|(Photo Above: James McSkimming, skiing the beautiful shoulder of Mt Matier's North Face)|
Racing on the Ski Mountaineering Team was amazing, and I may think about doing it again. I trained hard, focusing all day on training, recovery, nutrition, hydration, each aspect every minute of every day. I focused on it, telling myself it would pay off to get back into the mountains, and complete the goals I had in mind. It did. But what I didn't think of is the fact that it may take away from that as well, especially if I went to intensely. My ego told me I could race and perform to maximum power in the mountains, I felt really strong, but with the mountains you are sometimes just waiting to get a real full dose of the truth. I simply couldn't recover from it, hitting rock bottom, for an athlete.
|(Photo Above: Slovenian Competitor living inside the 'Pain Cave'. 2011 Vertical Race, WC Italy)|
What may hurt people to think, which I find has helped, is to tell yourself the truth (it hurts). You are not special, you are not insanely strong or fast, you have merely put in a bit of time to make yourself slightly better, but realize this; overall, you are slow, you can always train and recover better, you can always do more, you are not dedicated enough, you are frail, and one day you will die.
|(Photo Above: Justin after a long day of being on the move, Whistler, BC.)|
Living inside the pain cave becomes a warm comfortable recess of the mountains in time. Inside it our human frailty and softness are equally apparent and also easily left behind, the choice is ours in which way we choose to lead it. We can accept the fact that our pain overwhelms our senses, but understand it is merely a reaction to growth, as we grow stronger with each step and movement forward. Only when we've been inside the cave long enough, stripped away our ego, our thoughts of what or who we are, and spent the energy that is required to think of these distractions, that we can discover our true self and realize what needs to be done in order to continue on our path in the mountains.
"The greatest enemy will hide in the last place you would ever look." - Julius Caesar, 75 BC.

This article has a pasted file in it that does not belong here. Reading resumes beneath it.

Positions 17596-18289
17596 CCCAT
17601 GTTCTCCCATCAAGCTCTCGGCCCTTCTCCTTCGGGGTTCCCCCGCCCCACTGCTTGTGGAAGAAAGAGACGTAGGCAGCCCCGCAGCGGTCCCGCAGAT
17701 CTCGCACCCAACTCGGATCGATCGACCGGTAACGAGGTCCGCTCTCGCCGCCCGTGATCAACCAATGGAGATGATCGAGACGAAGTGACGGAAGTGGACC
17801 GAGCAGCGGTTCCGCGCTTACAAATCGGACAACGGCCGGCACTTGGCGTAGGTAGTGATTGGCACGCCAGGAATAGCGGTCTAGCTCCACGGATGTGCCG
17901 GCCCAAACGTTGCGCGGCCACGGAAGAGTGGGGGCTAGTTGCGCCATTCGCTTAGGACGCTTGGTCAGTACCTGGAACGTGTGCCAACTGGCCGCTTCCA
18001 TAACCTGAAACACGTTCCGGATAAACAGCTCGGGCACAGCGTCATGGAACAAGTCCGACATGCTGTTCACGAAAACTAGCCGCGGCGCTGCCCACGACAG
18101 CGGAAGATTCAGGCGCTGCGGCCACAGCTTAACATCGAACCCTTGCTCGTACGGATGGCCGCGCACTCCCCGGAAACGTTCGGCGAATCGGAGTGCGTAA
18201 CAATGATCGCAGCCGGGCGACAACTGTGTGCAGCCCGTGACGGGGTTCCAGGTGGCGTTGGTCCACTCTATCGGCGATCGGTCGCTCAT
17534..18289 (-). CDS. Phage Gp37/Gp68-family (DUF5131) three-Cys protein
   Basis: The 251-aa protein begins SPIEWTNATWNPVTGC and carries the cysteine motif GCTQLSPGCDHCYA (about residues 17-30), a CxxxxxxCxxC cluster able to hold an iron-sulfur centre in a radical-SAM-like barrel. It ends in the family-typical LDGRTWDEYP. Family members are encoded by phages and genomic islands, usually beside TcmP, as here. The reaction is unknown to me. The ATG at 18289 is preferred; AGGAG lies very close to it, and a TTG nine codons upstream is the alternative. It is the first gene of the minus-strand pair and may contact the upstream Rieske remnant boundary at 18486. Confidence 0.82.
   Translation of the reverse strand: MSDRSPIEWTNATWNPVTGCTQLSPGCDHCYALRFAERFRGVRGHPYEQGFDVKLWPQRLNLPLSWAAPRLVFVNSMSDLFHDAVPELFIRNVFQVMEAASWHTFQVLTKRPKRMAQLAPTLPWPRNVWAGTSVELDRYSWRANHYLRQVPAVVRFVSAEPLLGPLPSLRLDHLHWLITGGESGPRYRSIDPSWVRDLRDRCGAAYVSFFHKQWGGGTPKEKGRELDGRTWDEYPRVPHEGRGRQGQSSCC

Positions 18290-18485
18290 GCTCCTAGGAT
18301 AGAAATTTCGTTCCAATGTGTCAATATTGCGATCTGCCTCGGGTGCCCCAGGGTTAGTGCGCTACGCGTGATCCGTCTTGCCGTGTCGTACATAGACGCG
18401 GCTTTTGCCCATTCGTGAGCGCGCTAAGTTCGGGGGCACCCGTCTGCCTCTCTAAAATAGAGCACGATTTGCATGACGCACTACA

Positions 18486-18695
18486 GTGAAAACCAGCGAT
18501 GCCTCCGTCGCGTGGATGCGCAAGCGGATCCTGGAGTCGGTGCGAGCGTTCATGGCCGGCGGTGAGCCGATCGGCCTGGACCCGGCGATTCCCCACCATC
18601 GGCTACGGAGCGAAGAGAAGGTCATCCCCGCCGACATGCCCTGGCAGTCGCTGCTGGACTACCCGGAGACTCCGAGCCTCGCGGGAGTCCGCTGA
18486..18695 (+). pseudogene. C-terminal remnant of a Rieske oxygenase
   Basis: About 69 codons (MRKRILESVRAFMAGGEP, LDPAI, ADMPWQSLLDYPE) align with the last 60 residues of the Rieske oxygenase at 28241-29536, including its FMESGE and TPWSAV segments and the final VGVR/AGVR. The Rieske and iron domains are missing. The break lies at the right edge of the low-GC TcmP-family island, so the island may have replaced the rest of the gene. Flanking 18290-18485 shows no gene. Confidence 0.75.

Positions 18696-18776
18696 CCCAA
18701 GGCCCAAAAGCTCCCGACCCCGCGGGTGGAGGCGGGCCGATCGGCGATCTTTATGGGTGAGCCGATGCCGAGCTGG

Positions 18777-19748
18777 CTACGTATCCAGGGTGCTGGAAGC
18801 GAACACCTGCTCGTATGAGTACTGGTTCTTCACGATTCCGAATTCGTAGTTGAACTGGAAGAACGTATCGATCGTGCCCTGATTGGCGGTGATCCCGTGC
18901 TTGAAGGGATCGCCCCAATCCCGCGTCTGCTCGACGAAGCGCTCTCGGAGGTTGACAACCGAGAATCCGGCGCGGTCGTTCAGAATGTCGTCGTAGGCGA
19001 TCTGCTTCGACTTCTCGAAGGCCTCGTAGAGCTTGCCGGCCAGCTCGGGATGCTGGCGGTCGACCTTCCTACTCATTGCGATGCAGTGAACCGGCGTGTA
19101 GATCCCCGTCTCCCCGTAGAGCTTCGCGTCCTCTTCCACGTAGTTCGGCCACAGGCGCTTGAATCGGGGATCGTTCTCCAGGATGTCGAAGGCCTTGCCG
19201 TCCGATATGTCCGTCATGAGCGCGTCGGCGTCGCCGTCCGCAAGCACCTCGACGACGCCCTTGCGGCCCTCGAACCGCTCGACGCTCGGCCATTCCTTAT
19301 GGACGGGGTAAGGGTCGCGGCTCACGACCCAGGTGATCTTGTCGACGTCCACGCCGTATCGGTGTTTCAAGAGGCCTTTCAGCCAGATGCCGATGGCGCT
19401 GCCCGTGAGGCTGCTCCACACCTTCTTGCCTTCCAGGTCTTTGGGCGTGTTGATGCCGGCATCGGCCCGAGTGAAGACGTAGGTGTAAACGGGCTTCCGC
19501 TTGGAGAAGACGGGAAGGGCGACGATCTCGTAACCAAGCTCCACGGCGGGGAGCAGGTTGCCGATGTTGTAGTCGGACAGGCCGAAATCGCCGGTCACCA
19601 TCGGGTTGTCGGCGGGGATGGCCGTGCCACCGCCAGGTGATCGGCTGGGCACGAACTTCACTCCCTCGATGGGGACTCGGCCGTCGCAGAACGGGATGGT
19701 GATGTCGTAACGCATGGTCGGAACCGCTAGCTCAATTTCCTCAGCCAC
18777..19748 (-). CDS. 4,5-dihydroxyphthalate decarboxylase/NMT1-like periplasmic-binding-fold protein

|(Photo Above: New lines to test out, requiring the mind to lead not the body.)|
SkiMo Racing And Ski Mountaineering Training Tips
1. Identify Weaknesses
What is your weakness? Do you get scared on mixed rock and ice terrain? Are you slow on boot packs? Do you bonk after long periods skinning? Whatever it is, identify your weakness, and seek out that weakness. If you are afraid on mixed terrain, go find objectives with more mixed terrain, study gear and climbing techniques more. Bonk on long skintracks? Learn about nutrition, timing, and record your results in a training journal (what helped, what didn't, how you felt at the end of the day hours later.)
2. Change the way you are training
The only way to continue to grow is to not stagnate. Never do the same thing over and over again, change your long distance routes, interval inclines and technical courses, bootpack with different amounts of weight on your back, drag a tire, just do everything in your power to ensure your body does not get used to your training.
3. Learn from your mistakes.
8 Hours a day minimum. Add 1 to 2 hours of sleep for added stress at work, life, or harder than usual effort.
High quality proteins lean organic meat, chicken breast, eggs, cooked without fats or heavy sauces. Good fats such as avocado's, fish oil, extra virgin olive oil (not heated), and lots of vegetables.
Yeah, so I'm saying yoga. For a long time I've liked a bit of yoga, but have been reluctant to engage in it as many people refer to it as a true form of fitness, and the best way to be extremely strong. I disagree, but as this is not a rant post about yoga, here's why I like it now. Finding the right stretching classes have helped align my body better, keeping my body a bit better balanced, improving my recovery, and loosening up tight muscles that aren't so easy to stretch. Supporting muscles used in climbing, and skiing, sit in better positions afterwards and I become far less likely to get an overuse injury.
4. Mixing It Up
Possible the most important thing out there. Skiing has been one of my most important focuses in life, but taking a step back, taking a break, and enjoying other activities have only helped it and my enjoyment of it. Go biking, climb, just do something that is fun, requires your athletic skill and energy, without your only goal being skiing.